are equivalent declarations of array. Both methods have their advantages, and should be used appropriately. Declaring an array with a size in brackets means that you need to know what size the array will be before the program starts. On the other hand, the declaration reserves memory for the array, and it can be used immediately. Declaring array as a pointer means that the size of the array can be calculated at run time but that we must remember to initialise the array with a malloc().

Character arrays again

Looking again at character arrays - the C equivalent of strings - the are a prime candidate for being sized at run-time. The discussion about pointers was started last issue by the observation that it was wasteful to make all character arrays large enough to hold the largest strings that they could be expected to hold, as most will in fact hold much shorter strings.

Photographer Kate is writing a program to hold various items of information about the photographs in a roll of film. One piece of information that she wishes to hold is the name of the place where the photograph was taken. Originally she did this by declaring an array:

char place[40][100];

recognising that this was not ideal, as the majority of the 4000 bytes that this would take up would be wasted on descriptions like 'Graffiti in Berlin'.

Instead of this, Kate uses an array of pointers, declared:

char *place[40];

This is an array of 40 pointers, and differs subtly from the array declared before. The first occupies 4K of continuous memory while the second occupies a much smaller block of memory, enough to hold 40 pointers, which on the Archimedes will each be four bytes long. Each of these pointers will eventually point to an area of memory containing a string, but these areas will not necessarily be continuous, or even in order.

To the programmer, two-dimensional arrays and arrays of pointers normally appear identical, but they are held differently in memory.

One other advantage of this approach is that if Kate only uses a 24-exposure film, she only needs to allocate space for 24 strings, whereas all 40 were allocated before, whether or not they were used.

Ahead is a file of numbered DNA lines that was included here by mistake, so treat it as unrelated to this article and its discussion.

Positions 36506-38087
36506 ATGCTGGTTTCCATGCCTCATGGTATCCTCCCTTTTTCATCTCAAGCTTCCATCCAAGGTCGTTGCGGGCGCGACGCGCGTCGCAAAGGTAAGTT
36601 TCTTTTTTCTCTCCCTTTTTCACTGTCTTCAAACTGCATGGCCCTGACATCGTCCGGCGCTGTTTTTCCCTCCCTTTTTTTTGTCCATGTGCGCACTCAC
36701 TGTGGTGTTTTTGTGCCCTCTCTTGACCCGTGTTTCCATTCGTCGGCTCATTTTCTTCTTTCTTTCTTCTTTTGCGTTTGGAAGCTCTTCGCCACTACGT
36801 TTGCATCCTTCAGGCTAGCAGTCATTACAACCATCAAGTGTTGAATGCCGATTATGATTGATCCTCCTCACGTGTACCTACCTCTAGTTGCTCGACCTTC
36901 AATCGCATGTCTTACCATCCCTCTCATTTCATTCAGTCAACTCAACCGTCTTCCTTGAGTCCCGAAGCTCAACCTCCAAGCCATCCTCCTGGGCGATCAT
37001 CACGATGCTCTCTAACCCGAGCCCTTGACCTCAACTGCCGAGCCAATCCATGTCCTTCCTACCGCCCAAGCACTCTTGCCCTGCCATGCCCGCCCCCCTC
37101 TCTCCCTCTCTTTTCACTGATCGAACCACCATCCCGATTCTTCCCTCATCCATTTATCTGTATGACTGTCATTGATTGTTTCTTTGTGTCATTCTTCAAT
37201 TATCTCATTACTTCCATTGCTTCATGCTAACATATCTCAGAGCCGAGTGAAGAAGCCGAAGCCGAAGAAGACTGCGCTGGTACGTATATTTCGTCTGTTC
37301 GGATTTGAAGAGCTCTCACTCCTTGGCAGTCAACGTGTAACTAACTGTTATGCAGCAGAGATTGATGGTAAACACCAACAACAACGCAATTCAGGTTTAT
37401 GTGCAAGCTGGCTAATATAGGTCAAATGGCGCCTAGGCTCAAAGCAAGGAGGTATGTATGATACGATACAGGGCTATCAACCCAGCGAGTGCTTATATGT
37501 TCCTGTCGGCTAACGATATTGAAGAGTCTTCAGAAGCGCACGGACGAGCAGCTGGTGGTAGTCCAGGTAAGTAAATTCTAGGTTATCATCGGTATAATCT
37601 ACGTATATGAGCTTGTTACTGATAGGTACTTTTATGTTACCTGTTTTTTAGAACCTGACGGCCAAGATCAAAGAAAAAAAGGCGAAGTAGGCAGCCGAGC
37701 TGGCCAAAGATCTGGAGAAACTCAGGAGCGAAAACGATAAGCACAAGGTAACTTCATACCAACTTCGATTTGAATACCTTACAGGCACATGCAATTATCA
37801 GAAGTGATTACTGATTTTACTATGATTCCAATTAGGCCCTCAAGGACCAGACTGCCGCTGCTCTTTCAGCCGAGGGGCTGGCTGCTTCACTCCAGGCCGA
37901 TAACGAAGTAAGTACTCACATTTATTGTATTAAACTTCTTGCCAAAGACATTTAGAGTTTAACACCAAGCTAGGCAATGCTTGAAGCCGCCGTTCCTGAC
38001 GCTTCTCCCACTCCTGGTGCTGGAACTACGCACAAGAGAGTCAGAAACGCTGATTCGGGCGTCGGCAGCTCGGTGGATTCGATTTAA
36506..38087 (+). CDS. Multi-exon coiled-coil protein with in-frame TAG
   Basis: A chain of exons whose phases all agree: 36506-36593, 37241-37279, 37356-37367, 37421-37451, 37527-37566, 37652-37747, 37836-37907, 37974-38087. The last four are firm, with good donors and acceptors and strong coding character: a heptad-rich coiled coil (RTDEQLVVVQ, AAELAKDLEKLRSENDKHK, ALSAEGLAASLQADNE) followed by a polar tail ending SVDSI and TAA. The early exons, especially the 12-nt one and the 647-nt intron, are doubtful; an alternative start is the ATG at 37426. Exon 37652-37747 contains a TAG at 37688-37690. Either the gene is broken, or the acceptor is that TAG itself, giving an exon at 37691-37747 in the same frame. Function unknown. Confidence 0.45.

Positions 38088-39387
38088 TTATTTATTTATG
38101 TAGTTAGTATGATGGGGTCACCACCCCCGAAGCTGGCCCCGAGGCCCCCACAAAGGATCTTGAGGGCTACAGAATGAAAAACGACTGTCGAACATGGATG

Of course, before each pointer in the array can be used, it must be initialised with a malloc(), but now this need only be done when the pointer is actually needed. Furthermore, the appropriate size of memory can be allocated for the string being stored. Both of these save on memory. Each pointer is allocated separately by a series of statements like:

place[i] = malloc(string_size);

The story so far

Arrays in C are declared by putting a number in square brackets after a variable when declaring it; the number gives the number of elements in the array, which start from zero. The type of each element in the array is the type used when declaring the array. Arrays can be multi-dimensional, with the higher dimensions being accessed by further numbers in square brackets after the variable.

The array's name is also a pointer to the first element in the array. Pointers also have a particular type, and can be declared by prefixing the variable being declared with a *. When declared in this way they must be initialised, either by equating them to another pointer - or a variable prefixed by an & which gives the address of the variable - or by using malloc(). Strings in C are represented by using character arrays. Coming next issue: indexing pointers like arrays.

Source: Acorn User - 150 - Christmas 1994
Publication: Acorn User
Contributor: David Matthewman